Mothers for Prodigals

Sunday, November 23, 2014

A Salty Pledge of Trust

“You are the salt of the earth. But if the salt loses its saltiness, how can it be made salty again? It is no longer good for anything, except to be thrown out and trampled underfoot.” 
---Jesus    Matthew 5:13 (NIV)

Add salt to all your offerings—this was God’s instruction to the Israelites. The fact that salt might be in short supply plus a necessity for healthy living was not to hold them back. They were to give out of obedience and love. Did they follow God’s commands? Do we?

This whole give-and-take thing is all about relationship. God desired (and still does) a relationship with His people. But a relationship is reciprocal—it takes two. 

Imagine a marriage where one spouse loves and gives continuously, attending daily to the needs of the other half. Now consider the feelings of the devoted spouse as the partner barely acknowledges his/her faithfulness, taking everything for granted, receiving it all, and returning nothing or something only out of duty. The pain would break a heart.

Or consider the marriage where one spouse dotes on the other one continually. Love oozes from every word and action. But the other half callously throws that love away by turning to someone else. Mercy and forgiveness may pour from the heart of the adoring companion, but what about trust? Can the reckless lover be trusted? Does the devoted partner trust the relationship? 

Our relationship with God can sometimes be very similar. He is our loving Creator, devoted Savior, and faithful Redeemer. He yearns for a relationship with us. He’s given us life and daily provides for our needs. He is faithful to everything He says and does. He longs for our love, obedience, and trust. But what do we do? We turn away at times and get distracted by other gods and the things of this world. 

A relationship, like a marriage, involves a covenant. A covenant is a committed agreement between two parties. Each side agrees to fulfill their promises and carry out all responsibilities. Throughout history when treaties were made, salt sealed the deal. Throughout the Middle East when pacts were made, salt was used in the ceremonies. Throughout Scripture when covenants were made, salt was added. All agreements used salt.

Salt’s enduring qualities symbolized forever. Covenants represented committed relationships. Devoted relationships involved trust. Adding salt to the agreements meant each side trusted the other. 

Consider Noah, a man who found favor in God’s eyes. When God decided to put an end to all the corruption and violence on the earth, He made a covenant with Noah. God would save Noah and his family, but Noah first had to begin building a boat where there was no water. Can you imagine the taunts he received from onlookers? Was he embarrassed? Did he contemplate dropping his end of the bargain?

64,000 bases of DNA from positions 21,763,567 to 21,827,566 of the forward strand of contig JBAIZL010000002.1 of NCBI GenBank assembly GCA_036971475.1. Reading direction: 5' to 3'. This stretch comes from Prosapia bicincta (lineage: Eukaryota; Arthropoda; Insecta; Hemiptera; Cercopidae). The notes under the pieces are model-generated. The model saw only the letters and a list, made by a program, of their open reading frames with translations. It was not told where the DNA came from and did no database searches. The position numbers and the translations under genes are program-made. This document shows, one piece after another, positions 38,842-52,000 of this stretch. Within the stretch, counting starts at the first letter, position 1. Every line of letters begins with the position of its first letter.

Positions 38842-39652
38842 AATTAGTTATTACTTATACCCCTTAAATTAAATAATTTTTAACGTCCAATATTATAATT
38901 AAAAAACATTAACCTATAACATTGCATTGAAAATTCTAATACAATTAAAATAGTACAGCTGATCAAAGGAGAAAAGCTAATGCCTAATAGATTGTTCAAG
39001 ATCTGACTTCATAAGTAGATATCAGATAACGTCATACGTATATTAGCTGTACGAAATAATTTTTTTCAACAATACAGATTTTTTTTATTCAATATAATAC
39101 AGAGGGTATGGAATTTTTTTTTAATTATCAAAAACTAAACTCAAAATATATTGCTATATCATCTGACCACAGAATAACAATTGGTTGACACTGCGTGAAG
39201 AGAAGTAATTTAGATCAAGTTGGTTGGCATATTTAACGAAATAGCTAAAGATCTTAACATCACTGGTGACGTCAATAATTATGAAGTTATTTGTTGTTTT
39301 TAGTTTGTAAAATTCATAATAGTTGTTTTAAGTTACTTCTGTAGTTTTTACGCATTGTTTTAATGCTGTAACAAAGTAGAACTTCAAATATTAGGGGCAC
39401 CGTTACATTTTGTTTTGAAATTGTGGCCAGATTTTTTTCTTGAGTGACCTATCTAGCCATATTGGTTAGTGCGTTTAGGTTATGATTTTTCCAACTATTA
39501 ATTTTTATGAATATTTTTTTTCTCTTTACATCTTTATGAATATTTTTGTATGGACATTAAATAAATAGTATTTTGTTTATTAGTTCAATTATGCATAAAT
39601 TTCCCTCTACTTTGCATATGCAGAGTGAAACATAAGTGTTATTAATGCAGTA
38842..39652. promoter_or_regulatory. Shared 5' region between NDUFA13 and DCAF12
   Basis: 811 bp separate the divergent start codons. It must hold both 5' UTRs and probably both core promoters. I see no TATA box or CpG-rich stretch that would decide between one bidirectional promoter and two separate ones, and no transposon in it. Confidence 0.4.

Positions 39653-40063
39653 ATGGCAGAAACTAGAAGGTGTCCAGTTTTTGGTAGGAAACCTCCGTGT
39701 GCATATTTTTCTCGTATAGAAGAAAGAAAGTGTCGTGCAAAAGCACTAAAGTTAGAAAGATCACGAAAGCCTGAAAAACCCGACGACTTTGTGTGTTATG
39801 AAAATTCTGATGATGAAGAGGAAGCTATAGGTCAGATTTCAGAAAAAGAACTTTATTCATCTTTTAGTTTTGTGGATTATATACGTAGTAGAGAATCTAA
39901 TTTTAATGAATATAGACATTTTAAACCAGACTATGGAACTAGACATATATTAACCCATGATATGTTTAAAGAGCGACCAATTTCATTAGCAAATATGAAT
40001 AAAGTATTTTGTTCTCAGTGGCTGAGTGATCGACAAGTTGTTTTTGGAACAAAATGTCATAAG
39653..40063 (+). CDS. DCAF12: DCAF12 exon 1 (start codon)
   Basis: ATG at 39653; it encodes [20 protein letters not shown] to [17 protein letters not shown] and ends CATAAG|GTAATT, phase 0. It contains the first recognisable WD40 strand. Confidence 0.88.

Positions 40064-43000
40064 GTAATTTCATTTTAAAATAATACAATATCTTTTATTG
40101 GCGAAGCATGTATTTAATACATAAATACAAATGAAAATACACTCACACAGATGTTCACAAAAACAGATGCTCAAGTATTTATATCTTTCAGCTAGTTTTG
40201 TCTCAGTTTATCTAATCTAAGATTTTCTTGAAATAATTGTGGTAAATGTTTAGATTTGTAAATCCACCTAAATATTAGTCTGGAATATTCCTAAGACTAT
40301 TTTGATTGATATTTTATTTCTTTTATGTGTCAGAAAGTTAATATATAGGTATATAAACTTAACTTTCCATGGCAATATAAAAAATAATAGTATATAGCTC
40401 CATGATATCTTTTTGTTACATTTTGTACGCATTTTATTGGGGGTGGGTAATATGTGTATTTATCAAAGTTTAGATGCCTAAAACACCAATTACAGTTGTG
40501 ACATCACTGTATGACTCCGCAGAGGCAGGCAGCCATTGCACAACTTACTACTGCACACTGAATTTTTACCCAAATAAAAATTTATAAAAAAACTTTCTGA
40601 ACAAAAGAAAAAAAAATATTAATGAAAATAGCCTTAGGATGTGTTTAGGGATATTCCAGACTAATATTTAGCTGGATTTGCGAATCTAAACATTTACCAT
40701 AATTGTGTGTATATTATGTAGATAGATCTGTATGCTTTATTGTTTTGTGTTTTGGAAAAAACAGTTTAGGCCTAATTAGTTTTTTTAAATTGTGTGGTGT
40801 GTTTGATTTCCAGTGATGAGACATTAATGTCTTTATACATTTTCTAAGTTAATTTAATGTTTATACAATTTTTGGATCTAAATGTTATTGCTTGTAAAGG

Scripture states that Noah did everything the Lord commanded him to do. Trust was involved in this covenantal relationship. Noah followed God’s directives and God saved Noah and his family. The agreement endured.  

After the flood, God made another covenant with Noah to never again destroy the earth with water. The preservation of this covenant required God’s faithfulness and Noah’s trust. Even if Noah encountered a cloudy day, he needed to trust God’s word—refusing anxiety, receiving peace. Did he? Do we?

All through Scripture, over and over again, animal and grain sacrifices were made by the Israelites for the forgiveness of sins—the offering of salt was required for cleansing, purification, preservation, seasoning, and endurance. The covenantal relationship of God and His people called for trust. God faithfully provided His pardon, keeping His promise. Did the Israelites sacrifice their salt and offer God their love, obedience, and trust? Do we?

Time and time again God’s people failed Him. Their sacrifices offered continual, yet temporary absolution. When the time was right, God sent a once-for-all sacrifice through His Son, Jesus Christ—salt was symbolically added. Jesus died once and for all for the forgiveness of sins. 

Now the covenantal relationship with God requires belief in Jesus who cleanses and purifies our lives. He preserves us for Himself and seasons us with His grace and love so that others may see and believe. He offers enduring love and life everlasting. This bond demands our trust. He is faithful to His agreement. Are we?

This is God’s sacrifice—For God so loved the world that he gave his one and only Son, that whoever believes in him shall not perish but have eternal life. John 3:16 (NIV) 

Do you have a relationship with this God? Will you add the salt of trust to this relationship? 

Next week we'll continue to season our salty relationship with Christ Jesus.......

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